“The wind broke the rafters underneath the steeple,” he said.”We were looking at having to do some repairs, but we were alreadypressed for space and we knew that any fix would only be atemporary fix. So, we started praying about it.”
McCormick said the discussion of repair vs. build anew wasfinally decided when a Zion Hill deacon made the comment during ameeting that, “It looks like God had to use a storm to get us toopen our eyes.”
With the decision made, church leaders began to plan and,eventually, shop for help. Earnest’s chapter of Carpenters forChrist was waiting for Zion Hill at The Bridge, a Southern BaptistWeb site that lists requests and offers for volunteer assistancewithin the denomination. The first contact was made in September2007.
McCormick said Zion Hill participates in a similar carpentergroup through the Mississippi Baptist Men’s Ministry called NailBenders. That group receives requests through The Bridge, he said,so it was the church’s first investigation.
“We knew how people got in touch with us, so we took the sameapproach,” McCormick said. “We put our name out there on the Web,and Carpenters for Christ was one of the first groups thatcontacted us.”
The first week of June saw the Alabamians’ arrival. McCormickwill tell anyone who asks that the group was scooped up by theAlmighty and dropped on Zion Hill as a way of saying thank you.
“As a church, we’ve helped others do this very thing – forsomebody to come in and do it for us, that’s God saying, ‘Welldone’ for what (we’ve) done in the past,” he said. “God is sayingthat this church has been faithful in missions, and now we havemissions coming to us.”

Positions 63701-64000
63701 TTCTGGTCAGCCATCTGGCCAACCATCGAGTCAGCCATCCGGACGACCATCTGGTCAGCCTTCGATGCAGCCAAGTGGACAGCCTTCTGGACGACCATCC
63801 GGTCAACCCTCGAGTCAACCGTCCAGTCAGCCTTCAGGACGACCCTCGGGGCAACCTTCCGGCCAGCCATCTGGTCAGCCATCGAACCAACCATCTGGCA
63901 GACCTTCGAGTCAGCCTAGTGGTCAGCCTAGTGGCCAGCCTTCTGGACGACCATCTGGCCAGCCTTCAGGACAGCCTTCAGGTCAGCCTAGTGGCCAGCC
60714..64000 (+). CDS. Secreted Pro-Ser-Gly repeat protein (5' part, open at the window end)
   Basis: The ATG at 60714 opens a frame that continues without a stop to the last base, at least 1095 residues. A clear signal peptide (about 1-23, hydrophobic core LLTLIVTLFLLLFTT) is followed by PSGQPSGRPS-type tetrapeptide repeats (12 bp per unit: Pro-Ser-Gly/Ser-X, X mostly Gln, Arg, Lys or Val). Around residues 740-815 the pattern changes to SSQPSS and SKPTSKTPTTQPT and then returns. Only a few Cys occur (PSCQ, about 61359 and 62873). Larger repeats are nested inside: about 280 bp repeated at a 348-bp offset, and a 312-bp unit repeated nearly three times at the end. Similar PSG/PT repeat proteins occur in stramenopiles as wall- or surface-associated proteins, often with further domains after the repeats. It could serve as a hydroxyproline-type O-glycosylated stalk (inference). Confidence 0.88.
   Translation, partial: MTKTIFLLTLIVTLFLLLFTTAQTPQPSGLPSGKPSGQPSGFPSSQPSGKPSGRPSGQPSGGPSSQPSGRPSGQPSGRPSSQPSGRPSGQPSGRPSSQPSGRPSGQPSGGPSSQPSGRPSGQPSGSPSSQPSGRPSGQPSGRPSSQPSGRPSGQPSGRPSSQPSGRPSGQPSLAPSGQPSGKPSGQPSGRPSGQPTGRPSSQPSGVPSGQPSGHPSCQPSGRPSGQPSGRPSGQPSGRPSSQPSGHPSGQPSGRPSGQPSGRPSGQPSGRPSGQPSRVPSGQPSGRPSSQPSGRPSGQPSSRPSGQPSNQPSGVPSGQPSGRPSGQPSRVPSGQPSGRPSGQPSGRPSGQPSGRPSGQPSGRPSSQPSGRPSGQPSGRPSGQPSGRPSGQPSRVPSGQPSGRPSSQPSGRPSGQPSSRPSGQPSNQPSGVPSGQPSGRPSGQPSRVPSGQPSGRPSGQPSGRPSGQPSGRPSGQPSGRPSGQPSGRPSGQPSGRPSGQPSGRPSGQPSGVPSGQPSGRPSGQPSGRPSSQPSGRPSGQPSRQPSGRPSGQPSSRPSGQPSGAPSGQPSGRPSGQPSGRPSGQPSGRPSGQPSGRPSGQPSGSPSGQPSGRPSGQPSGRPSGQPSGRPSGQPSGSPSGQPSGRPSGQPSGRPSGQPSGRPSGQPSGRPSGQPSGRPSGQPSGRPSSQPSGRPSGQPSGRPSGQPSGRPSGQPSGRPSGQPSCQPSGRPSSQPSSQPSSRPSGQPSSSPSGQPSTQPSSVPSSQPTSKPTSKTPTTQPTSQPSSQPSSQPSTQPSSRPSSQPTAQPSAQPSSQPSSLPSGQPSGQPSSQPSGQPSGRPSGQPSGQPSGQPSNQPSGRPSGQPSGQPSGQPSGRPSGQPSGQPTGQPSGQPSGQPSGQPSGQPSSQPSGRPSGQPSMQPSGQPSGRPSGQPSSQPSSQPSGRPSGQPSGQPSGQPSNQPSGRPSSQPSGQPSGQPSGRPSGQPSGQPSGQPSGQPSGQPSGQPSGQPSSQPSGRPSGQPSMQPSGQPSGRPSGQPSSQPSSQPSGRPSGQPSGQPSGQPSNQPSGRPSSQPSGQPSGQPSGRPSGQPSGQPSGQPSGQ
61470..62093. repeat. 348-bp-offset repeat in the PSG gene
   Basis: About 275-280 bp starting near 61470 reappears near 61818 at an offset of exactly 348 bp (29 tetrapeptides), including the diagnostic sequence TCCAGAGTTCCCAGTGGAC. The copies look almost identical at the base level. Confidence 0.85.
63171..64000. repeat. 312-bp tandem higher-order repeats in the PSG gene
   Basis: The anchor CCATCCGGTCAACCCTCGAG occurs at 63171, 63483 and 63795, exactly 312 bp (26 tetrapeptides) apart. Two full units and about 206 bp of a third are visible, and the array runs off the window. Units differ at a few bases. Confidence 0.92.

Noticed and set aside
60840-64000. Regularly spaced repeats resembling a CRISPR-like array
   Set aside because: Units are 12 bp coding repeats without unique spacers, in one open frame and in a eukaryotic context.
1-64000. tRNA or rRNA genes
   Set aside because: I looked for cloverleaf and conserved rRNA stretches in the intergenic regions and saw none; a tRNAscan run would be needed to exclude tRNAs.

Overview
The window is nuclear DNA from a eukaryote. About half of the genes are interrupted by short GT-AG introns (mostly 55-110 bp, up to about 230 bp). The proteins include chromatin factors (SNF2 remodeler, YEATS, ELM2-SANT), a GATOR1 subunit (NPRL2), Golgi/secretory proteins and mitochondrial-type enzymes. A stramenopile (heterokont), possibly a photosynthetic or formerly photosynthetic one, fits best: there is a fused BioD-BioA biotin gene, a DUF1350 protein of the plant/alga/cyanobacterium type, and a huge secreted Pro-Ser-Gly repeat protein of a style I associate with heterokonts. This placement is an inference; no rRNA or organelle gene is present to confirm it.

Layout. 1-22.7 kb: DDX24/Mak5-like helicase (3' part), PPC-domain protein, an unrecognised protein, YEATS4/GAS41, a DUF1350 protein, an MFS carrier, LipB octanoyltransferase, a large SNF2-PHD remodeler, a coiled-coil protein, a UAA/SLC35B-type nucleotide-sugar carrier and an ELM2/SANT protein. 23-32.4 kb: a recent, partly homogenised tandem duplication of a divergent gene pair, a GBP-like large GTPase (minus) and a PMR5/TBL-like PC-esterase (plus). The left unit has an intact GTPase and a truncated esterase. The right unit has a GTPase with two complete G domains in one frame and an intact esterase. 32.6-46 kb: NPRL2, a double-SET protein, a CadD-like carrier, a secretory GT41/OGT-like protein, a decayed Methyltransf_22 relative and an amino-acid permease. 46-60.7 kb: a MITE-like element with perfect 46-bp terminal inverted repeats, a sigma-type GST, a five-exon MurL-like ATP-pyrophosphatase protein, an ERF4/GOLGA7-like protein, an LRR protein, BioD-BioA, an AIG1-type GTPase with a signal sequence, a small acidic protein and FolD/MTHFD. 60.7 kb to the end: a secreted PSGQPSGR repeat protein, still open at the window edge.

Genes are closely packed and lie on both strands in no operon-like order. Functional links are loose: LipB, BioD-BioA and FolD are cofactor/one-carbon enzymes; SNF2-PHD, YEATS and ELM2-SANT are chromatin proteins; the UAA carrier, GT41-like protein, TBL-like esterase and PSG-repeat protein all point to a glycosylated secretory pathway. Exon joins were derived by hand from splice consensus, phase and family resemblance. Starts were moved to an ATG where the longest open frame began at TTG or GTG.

McCormick said the new facility would help the church continueto grow – as it has done steadily for almost a decade – and spreadthe gospel.
“When folks come in here now, they’ll see there’s room forthem,” he said. “Hopefully, this will help us see more people cometo Christ – that’s the whole point. If this new building helps justone person get saved, then it’s worth it all.”
Jimmy Wooten, a member of Zion Hill for 50 years, said hischurch could have proceeded with the new building without the aidof Carpenters for Christ. But the project would have broken thechurch financially and stunted the growth of its programs.
“If we did, any extra money would be thin,” he said. “With theirhelp, we can keep and expand our programs, particularly our youthprogram. We have 60-or-so youth, and some aren’t even members -this will be the only church and the only Jesus some of ’em willever get.”
Earnest estimated the cash value of the free labor hiscarpenters provided for Zion Hill to be somewhere around $60,000.In Alabama, he said, the construction would cost about $5 persquare foot.
Now that Zion Hill Baptist Church’s new auditorium is blacked inand Carpenters for Christ gone back to the Yellowhammer State,another volunteer Baptist group from Tannehill, Ala., will come into take up where Earnest’s group left off.
Earnest and his carpenters had returned to their homes inAlabama by Thursday – tired, stiff, sunburned and a week behind intheir professional lives. But they took with them the sense offulfillment that can only come from raising up a church, like theSouth’s fathers have done for each other for more than acentury.
“We just have a good time,” Earnest said. “If I weren’t doingthis, I’d be sitting in an air-conditioned office. I’d rather bedoing this any day.”